Appeal from judgment of sentence of Court of Common Pleas of Bucks County, No. 801 of 1969, in case of Commonwealth of Pennsylvania v. George Levenson.
Alan J. Davis, with him William B. Moyer, Power, Bowen & Valimont, and Wolf, Block, Schorr and Solis-Cohen, for appellant.
Stephen B. Harris, First Assistant District Attorney, with him Kenneth G. Biehn, District Attorney, for Commonwealth, appellee.
Wright, P. J., Watkins, Jacobs, Hoffman, Spaulding, Cercone, and Packel, JJ. Opinion by Watkins, J. Wright, P. J., would affirm on the opinion of Garb, J.
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This is an appeal by Dr. George Levenson, the defendant-appellant, from the judgment of sentence of the Court of Common Pleas, Criminal Division, of Bucks County after conviction by a jury of violating Sections of The Drug, Device and Cosmetic Act, 35 P.S. § 780-4 (q), (x) and (z); and from denials of post-trial motions for a new trial and in arrest of judgment. The three counts involved include: (1) The dispensing of dangerous drugs not in the regular course of his
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duties as a physician; (2) Maintaining incomplete dispensing records; (3) Failing to affix proper labels to containers of dangerous drugs. He was sentenced to pay a fine of Two Thousand ($2,000) Dollars and undergo imprisonment for one (1) year.
This appeal is from the conviction on the first count, i.e., dispensing dangerous drugs not in the regular course of his duties as a physician. He does not appeal from the conviction on the other counts and readily admits that he failed to keep the proper records and properly label the containers of dangerous drugs.
Dr. Levenson is an Osteopathic physician of good repute who was Chief of Medical Staff and Treasurer of the Delaware Valley Hospital and was a past President of that institution. The primary practice of Dr. Levenson, about 80-85%, was as an anesthesiologist at the hospital. He also conducted a private practice at his home between the hours of 7 and 9 p.m. on four (4) nights a week. It was a general practice, but included a small number of dietary and obesity cases.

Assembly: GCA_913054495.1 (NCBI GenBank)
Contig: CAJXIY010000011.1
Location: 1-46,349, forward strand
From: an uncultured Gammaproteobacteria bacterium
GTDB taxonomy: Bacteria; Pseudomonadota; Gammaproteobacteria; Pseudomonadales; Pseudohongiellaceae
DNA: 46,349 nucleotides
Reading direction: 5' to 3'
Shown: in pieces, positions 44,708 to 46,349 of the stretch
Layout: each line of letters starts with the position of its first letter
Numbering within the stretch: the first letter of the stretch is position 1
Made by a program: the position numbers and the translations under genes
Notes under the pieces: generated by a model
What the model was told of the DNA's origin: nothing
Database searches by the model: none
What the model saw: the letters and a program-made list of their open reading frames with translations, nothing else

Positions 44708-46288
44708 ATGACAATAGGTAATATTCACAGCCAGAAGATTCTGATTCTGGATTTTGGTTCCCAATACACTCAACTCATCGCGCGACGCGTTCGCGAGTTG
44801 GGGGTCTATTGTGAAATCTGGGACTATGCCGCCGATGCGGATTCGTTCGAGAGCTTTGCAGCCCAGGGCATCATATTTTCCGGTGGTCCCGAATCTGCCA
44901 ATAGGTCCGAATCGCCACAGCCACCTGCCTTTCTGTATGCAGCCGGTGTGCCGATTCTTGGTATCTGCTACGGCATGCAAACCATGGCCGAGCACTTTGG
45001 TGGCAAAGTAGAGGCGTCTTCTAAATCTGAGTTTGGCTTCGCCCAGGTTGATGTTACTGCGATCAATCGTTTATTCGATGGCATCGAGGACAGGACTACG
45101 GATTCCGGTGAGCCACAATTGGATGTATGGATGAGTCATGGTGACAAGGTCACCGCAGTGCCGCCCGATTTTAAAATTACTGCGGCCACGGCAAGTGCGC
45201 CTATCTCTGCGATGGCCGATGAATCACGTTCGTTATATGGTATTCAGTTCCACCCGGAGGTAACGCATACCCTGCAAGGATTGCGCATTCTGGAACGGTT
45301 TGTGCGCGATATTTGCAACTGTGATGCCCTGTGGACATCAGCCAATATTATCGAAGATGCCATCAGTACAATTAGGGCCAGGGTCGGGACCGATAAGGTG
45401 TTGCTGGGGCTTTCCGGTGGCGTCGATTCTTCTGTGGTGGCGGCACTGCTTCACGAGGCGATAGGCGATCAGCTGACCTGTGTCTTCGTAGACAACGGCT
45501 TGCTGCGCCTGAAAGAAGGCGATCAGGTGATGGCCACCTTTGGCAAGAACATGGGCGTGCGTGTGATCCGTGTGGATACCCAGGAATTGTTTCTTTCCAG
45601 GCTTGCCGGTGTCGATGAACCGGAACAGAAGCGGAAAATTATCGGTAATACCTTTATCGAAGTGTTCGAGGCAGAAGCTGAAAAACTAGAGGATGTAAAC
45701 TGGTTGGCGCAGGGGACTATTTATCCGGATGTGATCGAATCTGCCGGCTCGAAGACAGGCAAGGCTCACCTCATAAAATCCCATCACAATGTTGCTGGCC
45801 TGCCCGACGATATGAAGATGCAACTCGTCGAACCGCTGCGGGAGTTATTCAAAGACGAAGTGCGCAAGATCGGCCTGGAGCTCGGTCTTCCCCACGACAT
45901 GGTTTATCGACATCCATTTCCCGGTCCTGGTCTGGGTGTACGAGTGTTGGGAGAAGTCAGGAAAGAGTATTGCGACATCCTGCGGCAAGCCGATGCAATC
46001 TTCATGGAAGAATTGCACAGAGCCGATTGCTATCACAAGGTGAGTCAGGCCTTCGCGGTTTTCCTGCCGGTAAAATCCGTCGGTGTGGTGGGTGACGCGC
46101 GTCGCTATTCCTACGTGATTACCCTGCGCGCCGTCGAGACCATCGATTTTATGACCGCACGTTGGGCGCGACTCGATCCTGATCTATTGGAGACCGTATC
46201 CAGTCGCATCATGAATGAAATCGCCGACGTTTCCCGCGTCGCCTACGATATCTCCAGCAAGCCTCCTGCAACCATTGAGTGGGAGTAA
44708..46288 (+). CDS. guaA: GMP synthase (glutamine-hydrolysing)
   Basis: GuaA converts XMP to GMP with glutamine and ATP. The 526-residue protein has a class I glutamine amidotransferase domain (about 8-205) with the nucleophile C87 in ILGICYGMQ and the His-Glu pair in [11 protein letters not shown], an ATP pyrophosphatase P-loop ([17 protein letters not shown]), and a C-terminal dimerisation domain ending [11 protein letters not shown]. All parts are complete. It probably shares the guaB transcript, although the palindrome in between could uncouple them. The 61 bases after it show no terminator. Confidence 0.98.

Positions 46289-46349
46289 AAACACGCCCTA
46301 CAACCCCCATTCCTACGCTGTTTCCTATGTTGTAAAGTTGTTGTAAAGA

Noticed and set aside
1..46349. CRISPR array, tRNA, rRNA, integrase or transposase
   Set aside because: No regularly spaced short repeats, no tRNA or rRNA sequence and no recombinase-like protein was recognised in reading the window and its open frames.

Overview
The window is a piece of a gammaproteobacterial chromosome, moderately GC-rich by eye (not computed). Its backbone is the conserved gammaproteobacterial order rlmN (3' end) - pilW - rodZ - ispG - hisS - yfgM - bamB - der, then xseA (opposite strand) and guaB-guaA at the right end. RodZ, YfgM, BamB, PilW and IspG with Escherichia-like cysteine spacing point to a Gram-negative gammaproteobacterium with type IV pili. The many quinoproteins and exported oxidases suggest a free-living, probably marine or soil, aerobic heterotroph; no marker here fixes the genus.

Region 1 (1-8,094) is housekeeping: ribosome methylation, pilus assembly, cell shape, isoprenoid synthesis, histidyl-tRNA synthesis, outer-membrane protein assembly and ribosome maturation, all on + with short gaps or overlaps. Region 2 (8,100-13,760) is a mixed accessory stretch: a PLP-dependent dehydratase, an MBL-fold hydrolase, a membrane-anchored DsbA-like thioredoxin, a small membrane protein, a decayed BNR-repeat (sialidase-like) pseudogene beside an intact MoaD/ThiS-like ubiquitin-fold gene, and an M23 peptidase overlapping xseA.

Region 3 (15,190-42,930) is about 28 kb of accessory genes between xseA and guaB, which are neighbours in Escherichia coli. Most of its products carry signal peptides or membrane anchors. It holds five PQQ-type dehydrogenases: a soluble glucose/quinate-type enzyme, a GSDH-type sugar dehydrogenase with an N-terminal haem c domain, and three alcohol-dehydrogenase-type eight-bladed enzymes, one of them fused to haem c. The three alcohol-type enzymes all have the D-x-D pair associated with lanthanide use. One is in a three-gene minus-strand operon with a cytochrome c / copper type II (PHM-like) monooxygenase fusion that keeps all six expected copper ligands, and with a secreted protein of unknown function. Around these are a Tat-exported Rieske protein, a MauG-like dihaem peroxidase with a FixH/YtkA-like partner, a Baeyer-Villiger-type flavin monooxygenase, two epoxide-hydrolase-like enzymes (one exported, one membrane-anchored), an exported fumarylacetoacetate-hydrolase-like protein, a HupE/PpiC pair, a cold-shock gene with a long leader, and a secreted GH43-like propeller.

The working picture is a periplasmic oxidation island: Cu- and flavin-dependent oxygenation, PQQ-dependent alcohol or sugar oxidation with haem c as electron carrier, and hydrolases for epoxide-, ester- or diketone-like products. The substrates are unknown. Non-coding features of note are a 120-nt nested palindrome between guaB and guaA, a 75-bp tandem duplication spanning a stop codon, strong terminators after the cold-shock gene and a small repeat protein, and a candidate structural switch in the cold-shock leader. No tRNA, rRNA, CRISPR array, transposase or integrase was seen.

The drug dispensed was "Adipex", which was not a narcotic and was not classified as a dangerous drug under federal regulations, but was so classified under Pennsylvania regulations. His testimony shows that "Adipex" is a combination of methamphetamine hydrocholoride and sodium amobarbital. The barbiturate portion of the drug is addicting and the amphetamine portion of the drug is habit forming. The direction given with the drug is that it is a habit-forming drug. The doctor's fee for his services never exceeded Six ($6.00) Dollars per visit, the normal fee, and this included the drugs. He did not count the pills and dispensed as many as 100-125 pills per visit. One witness testified to fifty-five (55) visits in one year receiving a quantity of the drug each time. The doctor admitted that on each occasion he dispensed at least 50-60 pills
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to be taken one a day, but he requested the patient to come back in one week when ...